The Color of the Snow is more than a simple post-modern pastiche. Its artfully constructed literary frustrations suggest some of the anxieties and uncertainties of contemporary German culture, which looks to the future with an apprehensive awareness of dangerous chasms and precipitous ravines.
The New York Times

Available April 1, 1992

The Color of the Snow

Fiction by Rüdiger Kremer

Translated by Breon Mitchell

The Color of the Snow, German writer Rüdiger Kremer’s first novel, is a most unusual and haunting work of art. Carefully constructed and elegantly written, The Color of the Snow consists of twenty-one texts which spiral around the character of Jakob, who first appears as a seemingly retarded boy born during World War II. The texts include stories, a script for a film, a radio play, a short essay––a tour de force of narrative possibilities. The twenty-one parts are interrelated and form a narrative, but their relationship to the “story” and to each other is intentionally complex: they circle Jakob, they reflect him in his shifting shapes (it begins to appear that he may well be the author of the texts we are reading), but what is at the center remains a mystery. Mysterious too is the alchemy Kremer employs to create a stunningly moving novel out of intellectual challenges.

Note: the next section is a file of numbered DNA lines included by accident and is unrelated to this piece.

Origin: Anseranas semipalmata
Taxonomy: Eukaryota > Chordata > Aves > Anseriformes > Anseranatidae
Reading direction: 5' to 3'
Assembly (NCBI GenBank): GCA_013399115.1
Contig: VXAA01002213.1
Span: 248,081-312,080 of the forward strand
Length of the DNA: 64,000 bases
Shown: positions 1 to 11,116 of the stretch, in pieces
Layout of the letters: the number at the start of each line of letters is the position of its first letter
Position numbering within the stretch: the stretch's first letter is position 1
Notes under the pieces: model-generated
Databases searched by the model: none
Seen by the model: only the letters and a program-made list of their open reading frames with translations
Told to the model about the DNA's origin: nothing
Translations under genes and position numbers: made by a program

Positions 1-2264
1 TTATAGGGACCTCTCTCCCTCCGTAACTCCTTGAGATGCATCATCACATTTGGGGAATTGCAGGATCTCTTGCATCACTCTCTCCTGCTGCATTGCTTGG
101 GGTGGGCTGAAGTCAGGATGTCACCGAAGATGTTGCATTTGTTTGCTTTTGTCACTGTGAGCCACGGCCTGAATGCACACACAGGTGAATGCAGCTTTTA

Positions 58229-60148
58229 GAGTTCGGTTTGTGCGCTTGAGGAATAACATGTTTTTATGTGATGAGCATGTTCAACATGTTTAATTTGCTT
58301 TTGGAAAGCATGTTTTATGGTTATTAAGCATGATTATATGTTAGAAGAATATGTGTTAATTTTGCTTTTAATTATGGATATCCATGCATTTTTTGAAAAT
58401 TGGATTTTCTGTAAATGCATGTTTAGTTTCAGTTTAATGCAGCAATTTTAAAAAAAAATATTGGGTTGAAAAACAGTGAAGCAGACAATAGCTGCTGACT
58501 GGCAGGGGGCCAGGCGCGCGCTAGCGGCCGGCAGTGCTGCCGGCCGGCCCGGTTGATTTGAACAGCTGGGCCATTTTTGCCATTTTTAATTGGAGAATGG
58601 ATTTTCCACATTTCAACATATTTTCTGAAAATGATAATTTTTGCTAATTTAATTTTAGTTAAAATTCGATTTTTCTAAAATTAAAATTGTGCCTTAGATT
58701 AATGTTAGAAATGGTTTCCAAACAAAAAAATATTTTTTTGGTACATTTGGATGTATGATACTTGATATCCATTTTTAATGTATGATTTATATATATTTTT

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Paperback (published April 1, 1992)

ISBN
9780811212083
Price US
9.95

Clothbound (published April 1, 1992)

ISBN
9780811212007
Price US
19.95
Page Count
128

Rüdiger Kremer

Rüdiger Kremer is a contemporary German writer.

The Color of the Snow is more than a simple post-modern pastiche. Its artfully constructed literary frustrations suggest some of the anxieties and uncertainties of contemporary German culture, which looks to the future with an apprehensive awareness of dangerous chasms and precipitous ravines.
The New York Times